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Saturday, July 07, 2012

UKIP's X-Prize Fund Policy - Scotsman Letter

While I entirely agree with Steuart Campbell's wish that, as human beings, we should be as willing as our ancestor's to explore new horizons (Letter 6th July), in this case Mars, I think he understates the case.
The idea that we shouldn't do anything in space until all problems have been settled here would have meant Columbus still waiting at the dock. That would have done nothing to solve Europe's problems.
The commercial space industry is growing at 10% worldwide and 17.6% in the USA because they are being driven by a series of X-prizes*. This industry is also already the fastest growing in Britain despite the lack of government support.
UKIP have recently called for the £275 million we put into the European Space Agency, where it overwhelmingly disappears into the maw of European bureaucracy, into a British Space X-Prize fund instead.
One space industrialist has already confirmed that this will be "plenty" to kick-start a commercial British spaceplane.
If our political classes continue to turn their backs on our fastest growing industry, on the excuse that they have to wait until the economy is fine before doing anything nothing will ever be done.
Britain could establish itself as a, possibly the, world leader in space industrialisation, without spending a penny more than we already give to European bureaucracy.

  Letter today

  Minor grammatical editing plus I wrote UKIP but they spelled it out to the full name. Note to self - next time I should write it "United Kingdom Independence Party (UKIP)" which gets the name in twice. Also the asterisked bit - they added that the American X-Prizes came from the X-Prize Foundation which is not entirely correct, there are a number of such prizes, only some of which come from there.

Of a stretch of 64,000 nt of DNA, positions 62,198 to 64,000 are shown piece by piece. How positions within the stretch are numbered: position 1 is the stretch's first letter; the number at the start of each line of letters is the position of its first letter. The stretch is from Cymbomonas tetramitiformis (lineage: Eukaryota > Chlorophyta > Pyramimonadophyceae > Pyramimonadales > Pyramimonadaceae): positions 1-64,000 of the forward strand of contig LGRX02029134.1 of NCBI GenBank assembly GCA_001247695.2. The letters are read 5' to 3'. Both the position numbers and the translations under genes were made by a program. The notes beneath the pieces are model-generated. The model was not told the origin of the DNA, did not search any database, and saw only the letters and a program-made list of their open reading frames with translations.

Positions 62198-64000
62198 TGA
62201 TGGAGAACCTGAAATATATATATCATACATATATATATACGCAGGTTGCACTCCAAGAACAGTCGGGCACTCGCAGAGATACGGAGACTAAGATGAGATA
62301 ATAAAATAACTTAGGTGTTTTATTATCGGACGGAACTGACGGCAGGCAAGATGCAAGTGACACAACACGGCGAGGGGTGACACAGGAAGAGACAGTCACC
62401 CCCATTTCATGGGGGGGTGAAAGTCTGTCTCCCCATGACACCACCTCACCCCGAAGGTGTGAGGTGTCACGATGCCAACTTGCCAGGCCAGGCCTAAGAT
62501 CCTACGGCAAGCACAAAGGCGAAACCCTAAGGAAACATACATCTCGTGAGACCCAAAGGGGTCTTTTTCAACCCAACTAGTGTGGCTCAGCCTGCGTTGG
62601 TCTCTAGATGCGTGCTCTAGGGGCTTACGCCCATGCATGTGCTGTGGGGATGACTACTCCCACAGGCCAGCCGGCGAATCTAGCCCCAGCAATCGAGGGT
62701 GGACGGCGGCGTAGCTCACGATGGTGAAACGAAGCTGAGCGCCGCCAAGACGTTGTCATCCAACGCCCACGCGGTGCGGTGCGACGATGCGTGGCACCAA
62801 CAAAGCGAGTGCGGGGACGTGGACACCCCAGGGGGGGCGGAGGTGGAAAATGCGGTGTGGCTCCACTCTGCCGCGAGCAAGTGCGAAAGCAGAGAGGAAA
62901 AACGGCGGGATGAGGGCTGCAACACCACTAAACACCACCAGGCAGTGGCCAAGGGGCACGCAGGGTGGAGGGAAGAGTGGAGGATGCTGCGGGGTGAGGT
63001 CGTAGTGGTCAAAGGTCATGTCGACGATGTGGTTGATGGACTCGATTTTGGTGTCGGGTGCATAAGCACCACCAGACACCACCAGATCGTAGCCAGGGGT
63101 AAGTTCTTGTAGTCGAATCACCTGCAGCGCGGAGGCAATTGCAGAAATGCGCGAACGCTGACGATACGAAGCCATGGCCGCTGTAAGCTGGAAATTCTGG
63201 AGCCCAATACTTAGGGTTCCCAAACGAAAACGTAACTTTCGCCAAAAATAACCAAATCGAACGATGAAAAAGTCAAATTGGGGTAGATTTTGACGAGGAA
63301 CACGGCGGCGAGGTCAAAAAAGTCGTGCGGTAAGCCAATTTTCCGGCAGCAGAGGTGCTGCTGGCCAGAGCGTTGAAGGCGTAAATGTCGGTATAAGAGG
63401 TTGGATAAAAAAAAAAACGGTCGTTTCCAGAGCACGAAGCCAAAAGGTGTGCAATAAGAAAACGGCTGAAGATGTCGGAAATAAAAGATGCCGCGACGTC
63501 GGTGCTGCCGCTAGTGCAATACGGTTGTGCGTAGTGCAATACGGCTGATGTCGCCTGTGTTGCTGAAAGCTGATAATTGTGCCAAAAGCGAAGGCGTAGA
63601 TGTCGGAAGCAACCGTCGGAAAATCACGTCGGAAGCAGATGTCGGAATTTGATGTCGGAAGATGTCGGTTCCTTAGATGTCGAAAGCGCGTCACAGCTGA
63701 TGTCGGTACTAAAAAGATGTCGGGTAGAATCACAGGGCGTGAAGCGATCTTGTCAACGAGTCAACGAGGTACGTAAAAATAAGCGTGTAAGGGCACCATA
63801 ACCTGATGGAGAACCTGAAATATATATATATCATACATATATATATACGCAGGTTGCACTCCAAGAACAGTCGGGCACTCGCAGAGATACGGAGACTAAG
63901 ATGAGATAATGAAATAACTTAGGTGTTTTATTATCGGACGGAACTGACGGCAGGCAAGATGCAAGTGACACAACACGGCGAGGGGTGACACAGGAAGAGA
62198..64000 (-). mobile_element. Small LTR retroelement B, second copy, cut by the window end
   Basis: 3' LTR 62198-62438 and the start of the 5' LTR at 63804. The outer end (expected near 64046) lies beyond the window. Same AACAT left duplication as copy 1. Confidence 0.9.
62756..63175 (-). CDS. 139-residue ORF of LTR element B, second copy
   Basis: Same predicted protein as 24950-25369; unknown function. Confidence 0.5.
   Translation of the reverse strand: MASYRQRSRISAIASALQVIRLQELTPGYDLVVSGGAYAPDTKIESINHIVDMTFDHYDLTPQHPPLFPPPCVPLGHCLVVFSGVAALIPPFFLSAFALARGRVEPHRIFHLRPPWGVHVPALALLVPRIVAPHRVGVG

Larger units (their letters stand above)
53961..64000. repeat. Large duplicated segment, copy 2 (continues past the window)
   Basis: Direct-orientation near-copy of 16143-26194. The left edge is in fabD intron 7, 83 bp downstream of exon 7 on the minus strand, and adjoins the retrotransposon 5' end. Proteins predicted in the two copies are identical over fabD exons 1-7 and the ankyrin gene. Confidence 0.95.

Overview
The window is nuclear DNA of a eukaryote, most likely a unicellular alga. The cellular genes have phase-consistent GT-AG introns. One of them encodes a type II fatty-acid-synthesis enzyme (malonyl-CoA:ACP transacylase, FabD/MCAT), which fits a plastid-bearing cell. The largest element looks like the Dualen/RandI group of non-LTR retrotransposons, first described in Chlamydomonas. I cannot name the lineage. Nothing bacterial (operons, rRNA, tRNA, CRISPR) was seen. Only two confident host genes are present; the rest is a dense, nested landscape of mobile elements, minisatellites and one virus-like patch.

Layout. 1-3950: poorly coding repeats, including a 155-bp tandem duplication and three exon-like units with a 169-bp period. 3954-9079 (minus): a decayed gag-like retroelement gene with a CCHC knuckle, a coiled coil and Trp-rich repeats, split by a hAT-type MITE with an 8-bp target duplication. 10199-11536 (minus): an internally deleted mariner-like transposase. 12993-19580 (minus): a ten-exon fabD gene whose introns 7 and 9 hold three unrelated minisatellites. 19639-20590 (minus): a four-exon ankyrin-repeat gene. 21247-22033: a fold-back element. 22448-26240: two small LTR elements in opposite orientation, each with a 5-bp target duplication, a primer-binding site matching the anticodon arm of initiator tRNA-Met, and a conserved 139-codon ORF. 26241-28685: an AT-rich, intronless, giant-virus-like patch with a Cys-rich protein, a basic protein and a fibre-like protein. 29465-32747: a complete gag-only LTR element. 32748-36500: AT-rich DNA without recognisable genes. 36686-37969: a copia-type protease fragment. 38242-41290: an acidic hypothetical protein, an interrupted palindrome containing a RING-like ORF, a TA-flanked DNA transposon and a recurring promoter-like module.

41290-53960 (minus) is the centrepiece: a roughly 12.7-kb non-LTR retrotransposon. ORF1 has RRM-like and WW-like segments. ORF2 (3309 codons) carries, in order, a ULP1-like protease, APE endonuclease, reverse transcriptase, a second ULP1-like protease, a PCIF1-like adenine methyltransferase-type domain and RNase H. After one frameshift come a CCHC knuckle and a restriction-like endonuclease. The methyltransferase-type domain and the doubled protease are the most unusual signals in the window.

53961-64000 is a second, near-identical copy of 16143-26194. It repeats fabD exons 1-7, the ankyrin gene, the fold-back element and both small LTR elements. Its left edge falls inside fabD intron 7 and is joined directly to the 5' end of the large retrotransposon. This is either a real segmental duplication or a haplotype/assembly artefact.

I did also send out letters to every paper drawn from my previous blog here but Google news don't show any of them being used.

   This is part of a series of letters which went out on the subject of NASA's most recent promise to go to Mars in a couple of decades if given a blank cheque. I think the way I have written this does a disservice to Steuart Campbell whose previous letter had in turn been an answer to a silly woman who who doesn't want us to go to Mars because western imperialism is doing so badly!!  My point in saying that he had understated is that his letter had been about the exploratory urge and human destiny which are indeed the ultimate reasons for doing it, whereas I concentrated on the economic advantages.

    Its raining soup and the old parties are taking the money we should buy buckets with to feed the European gravy train.

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Friday, July 06, 2012

"Rebut" Another of those Political Weasel Words

      I have regularly run across "green" bloggers saying "that has been rebutted" when confronted by the facts. Of course they never attempt to repeat this alleged achievement so it is simply a variant of argument from non-existent authority.

      The point here is the meaning of the term rebut
1. to refute by evidence or argument.

2. to oppose by contrary proof.
Refute in turn means
1. to prove to be false or erroneous, as an opinion or charge.

2. to prove (a person) to be in error.

   So any way you look at it it is only rebutted if solid, undisputed proof is presented. Obviously no part of the sceptics case about alleged catastrophic global warming has been disproven by undisputed proof.

    The one thing one can say about any alarmist  using that line is that they are lying. And i think it reasonable that that should be said & they be asked to correct it.

     To argue against, let alone merely denounce using ad homs, the normal practice of alarmists, is no more to rebut than climbing half way up Ben Lomond, is bagging the Monroes.

   Any way you look at it anybody who says it is is hardly to be trusted  on anything else. As every honest  "green" will be happy to meet as soon 1 is found.

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Thursday, July 05, 2012

Space Travel Anniversaries - July and August

4th July 1998 – Japan launches the Nozomi probe to Mars, and thus joins the United States and Russia as a space exploring nation.

8th July 2011 – Space Shuttle Atlantis is launched in the final mission of the U.S. Space Shuttle program.

10th July 1962 – Telstar, the world's first communications satellite, is launched into orbit.

14th July 2000 – A powerful solar flare, later named the Bastille Day event, causes a geomagnetic storm on Earth.

1965 – The Mariner 4 flyby of Mars takes the first close-up photos of another planet.